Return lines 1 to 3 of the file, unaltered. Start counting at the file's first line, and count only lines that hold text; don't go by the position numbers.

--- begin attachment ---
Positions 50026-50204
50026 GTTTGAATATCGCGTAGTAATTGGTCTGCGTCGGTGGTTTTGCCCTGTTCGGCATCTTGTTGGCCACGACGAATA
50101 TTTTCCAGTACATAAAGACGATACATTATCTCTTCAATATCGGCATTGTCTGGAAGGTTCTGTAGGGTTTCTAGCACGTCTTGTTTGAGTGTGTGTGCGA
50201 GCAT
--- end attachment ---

Positions 50026-50204
50026 GTTTGAATATCGCGTAGTAATTGGTCTGCGTCGGTGGTTTTGCCCTGTTCGGCATCTTGTTGGCCACGACGAATA
50101 TTTTCCAGTACATAAAGACGATACATTATCTCTTCAATATCGGCATTGTCTGGAAGGTTCTGTAGGGTTTCTAGCACGTCTTGTTTGAGTGTGTGTGCGA